August 2, 2011
Will Forcing Insurance Companies To Cover Birth Control Actually Save Money?

Amanda Marcotte thinks so:

Republican-driven political discourse of late has been about nothing but the importance of cutting spending and saving money, and so the GOP should be delighted with this simple and clear-cut promise of long-term savings by making contraception free. The IOM report indicated that the direct medical cost of unintended pregnancy in 2002 was $5 billion, with a savings from contraception that year estimated at $19.3 billion. With nearly half of U.S. pregnancies unintended, there’s quite a bit of room to save money with free contraception…

These new contraception regulations will pay for themselves easily in the short term by reducing the insurance payouts that come along with unintended pregnancies, but insurance companies should expect long-term savings. When children are planned, children are cheaper. As the Guttmacher noted (PDF) in its testimony on these proposed regulations, improved contraception use means women space out their pregnancies more, and putting some time in between pregnancies leads to better birth outcomes with lower medical costs. In addition, women who plan their pregnancies tend to get better prenatal care and are more likely to breast-feed, two behaviors that improve children’s health outcomes and reduce overall long-term health-care costs.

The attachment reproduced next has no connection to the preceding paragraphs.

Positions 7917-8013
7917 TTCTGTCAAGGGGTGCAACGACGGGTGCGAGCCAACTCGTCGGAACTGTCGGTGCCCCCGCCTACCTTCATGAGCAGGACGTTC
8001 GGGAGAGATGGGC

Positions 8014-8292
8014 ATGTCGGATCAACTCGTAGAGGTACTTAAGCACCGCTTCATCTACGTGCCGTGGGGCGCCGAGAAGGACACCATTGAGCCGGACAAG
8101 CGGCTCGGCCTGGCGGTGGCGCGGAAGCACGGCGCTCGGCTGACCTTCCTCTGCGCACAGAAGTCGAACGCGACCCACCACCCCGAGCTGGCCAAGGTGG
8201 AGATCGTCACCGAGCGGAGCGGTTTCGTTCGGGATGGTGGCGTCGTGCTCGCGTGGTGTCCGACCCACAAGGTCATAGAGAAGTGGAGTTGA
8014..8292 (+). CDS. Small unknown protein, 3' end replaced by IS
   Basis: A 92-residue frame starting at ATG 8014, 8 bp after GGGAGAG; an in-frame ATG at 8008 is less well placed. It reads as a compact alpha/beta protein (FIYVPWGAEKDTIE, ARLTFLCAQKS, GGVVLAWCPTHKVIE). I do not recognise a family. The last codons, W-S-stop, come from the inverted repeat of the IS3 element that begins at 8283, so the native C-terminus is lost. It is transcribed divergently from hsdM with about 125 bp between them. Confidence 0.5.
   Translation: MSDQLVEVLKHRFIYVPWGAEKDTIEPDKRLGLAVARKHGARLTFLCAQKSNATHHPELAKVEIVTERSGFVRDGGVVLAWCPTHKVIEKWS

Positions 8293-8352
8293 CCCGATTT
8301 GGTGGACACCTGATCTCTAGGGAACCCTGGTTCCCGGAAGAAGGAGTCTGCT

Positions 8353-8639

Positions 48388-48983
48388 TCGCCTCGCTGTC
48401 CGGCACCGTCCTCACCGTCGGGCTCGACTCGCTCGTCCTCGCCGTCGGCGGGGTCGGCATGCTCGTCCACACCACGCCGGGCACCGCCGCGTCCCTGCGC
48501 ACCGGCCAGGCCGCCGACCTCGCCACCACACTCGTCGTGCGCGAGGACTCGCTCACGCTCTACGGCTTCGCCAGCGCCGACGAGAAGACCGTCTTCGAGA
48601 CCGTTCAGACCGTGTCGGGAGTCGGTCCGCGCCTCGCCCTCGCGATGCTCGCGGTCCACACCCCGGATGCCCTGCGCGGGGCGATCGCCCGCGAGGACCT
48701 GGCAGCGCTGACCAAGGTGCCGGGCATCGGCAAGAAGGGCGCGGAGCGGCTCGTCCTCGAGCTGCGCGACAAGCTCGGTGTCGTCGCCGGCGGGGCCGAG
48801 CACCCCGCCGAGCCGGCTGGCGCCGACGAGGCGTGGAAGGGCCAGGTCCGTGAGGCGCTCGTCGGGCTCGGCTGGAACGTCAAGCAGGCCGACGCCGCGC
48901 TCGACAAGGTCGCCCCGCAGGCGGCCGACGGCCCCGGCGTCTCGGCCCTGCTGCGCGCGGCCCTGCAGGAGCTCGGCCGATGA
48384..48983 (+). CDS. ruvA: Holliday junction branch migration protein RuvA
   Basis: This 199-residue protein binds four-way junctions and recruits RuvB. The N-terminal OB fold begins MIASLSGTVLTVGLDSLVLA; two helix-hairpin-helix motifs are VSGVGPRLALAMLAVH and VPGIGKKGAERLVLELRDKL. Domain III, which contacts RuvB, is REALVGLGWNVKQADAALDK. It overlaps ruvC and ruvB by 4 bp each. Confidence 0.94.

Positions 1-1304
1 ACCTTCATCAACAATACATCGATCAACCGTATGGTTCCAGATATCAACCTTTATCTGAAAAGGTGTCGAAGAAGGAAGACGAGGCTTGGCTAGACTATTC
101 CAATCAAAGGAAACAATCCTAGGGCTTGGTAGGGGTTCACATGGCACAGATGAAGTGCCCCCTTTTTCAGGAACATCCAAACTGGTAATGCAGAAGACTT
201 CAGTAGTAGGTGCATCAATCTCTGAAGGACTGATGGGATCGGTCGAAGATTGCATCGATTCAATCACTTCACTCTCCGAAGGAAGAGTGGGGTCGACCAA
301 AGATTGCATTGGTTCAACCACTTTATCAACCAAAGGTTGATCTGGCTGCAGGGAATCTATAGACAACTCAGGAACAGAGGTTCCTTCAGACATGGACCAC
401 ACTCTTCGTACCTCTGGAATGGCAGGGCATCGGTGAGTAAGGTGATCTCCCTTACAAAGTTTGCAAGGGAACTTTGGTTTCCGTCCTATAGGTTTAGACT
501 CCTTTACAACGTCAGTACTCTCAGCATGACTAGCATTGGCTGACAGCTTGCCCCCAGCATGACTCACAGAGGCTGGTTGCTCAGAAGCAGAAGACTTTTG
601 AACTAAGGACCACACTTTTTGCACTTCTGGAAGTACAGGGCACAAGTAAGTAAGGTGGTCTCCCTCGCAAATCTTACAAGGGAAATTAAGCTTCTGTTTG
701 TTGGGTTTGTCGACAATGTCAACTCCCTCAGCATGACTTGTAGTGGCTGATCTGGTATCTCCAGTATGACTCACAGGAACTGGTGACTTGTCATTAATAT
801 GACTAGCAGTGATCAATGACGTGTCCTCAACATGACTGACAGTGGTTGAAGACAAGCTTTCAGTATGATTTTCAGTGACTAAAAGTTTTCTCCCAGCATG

Marcotte adds that rising abortion rates during the recession indicate an increase in unplanned pregnancies, which she links to the fact that women are skimping on birth control for financial reasons.  Forcing insurance companies to cover this expense means they pay less in the long run for babies that don’t exist.

Sullivan has more.

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